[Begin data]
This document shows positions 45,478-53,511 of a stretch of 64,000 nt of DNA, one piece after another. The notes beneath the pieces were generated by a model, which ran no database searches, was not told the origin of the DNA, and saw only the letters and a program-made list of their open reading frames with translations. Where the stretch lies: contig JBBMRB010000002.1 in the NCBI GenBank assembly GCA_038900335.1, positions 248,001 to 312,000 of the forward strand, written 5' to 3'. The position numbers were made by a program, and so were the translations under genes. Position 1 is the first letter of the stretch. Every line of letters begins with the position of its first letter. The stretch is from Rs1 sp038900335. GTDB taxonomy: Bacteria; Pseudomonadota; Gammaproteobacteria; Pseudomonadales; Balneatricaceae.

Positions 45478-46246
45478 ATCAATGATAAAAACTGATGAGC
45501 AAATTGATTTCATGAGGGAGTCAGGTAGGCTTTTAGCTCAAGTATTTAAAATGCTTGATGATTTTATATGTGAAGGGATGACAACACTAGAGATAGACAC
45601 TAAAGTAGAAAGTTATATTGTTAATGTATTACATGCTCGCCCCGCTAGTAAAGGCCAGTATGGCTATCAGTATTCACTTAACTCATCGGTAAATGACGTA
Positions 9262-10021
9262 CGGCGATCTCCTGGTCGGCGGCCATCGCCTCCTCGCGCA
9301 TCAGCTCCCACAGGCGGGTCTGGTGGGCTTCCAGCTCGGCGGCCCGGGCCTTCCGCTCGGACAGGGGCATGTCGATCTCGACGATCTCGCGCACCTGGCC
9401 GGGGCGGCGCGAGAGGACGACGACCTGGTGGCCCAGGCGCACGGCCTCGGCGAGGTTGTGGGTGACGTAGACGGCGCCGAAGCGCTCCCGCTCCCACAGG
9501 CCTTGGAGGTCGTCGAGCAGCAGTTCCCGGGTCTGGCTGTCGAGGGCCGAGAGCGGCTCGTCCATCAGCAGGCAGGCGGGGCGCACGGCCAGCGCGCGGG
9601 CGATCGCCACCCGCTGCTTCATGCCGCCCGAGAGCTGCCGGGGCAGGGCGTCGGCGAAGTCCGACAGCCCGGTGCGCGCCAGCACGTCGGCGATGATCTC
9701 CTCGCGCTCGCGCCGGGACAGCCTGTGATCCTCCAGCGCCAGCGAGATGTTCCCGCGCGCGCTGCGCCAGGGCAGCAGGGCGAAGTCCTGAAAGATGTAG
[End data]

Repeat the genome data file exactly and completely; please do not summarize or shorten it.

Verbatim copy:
This document shows positions 45,478-53,511 of a stretch of 64,000 nt of DNA, one piece after another. The notes beneath the pieces were generated by a model, which ran no database searches, was not told the origin of the DNA, and saw only the letters and a program-made list of their open reading frames with translations. Where the stretch lies: contig JBBMRB010000002.1 in the NCBI GenBank assembly GCA_038900335.1, positions 248,001 to 312,000 of the forward strand, written 5' to 3'. The position numbers were made by a program, and so were the translations under genes. Position 1 is the first letter of the stretch. Every line of letters begins with the position of its first letter. The stretch is from Rs1 sp038900335. GTDB taxonomy: Bacteria; Pseudomonadota; Gammaproteobacteria; Pseudomonadales; Balneatricaceae.

Positions 45478-46246
45478 ATCAATGATAAAAACTGATGAGC
45501 AAATTGATTTCATGAGGGAGTCAGGTAGGCTTTTAGCTCAAGTATTTAAAATGCTTGATGATTTTATATGTGAAGGGATGACAACACTAGAGATAGACAC
45601 TAAAGTAGAAAGTTATATTGTTAATGTATTACATGCTCGCCCCGCTAGTAAAGGCCAGTATGGCTATCAGTATTCACTTAACTCATCGGTAAATGACGTA
Positions 9262-10021
9262 CGGCGATCTCCTGGTCGGCGGCCATCGCCTCCTCGCGCA
9301 TCAGCTCCCACAGGCGGGTCTGGTGGGCTTCCAGCTCGGCGGCCCGGGCCTTCCGCTCGGACAGGGGCATGTCGATCTCGACGATCTCGCGCACCTGGCC
9401 GGGGCGGCGCGAGAGGACGACGACCTGGTGGCCCAGGCGCACGGCCTCGGCGAGGTTGTGGGTGACGTAGACGGCGCCGAAGCGCTCCCGCTCCCACAGG
9501 CCTTGGAGGTCGTCGAGCAGCAGTTCCCGGGTCTGGCTGTCGAGGGCCGAGAGCGGCTCGTCCATCAGCAGGCAGGCGGGGCGCACGGCCAGCGCGCGGG
9601 CGATCGCCACCCGCTGCTTCATGCCGCCCGAGAGCTGCCGGGGCAGGGCGTCGGCGAAGTCCGACAGCCCGGTGCGCGCCAGCACGTCGGCGATGATCTC
9701 CTCGCGCTCGCGCCGGGACAGCCTGTGATCCTCCAGCGCCAGCGAGATGTTCCCGCGCGCGCTGCGCCAGGGCAGCAGGGCGAAGTCCTGAAAGATGTAG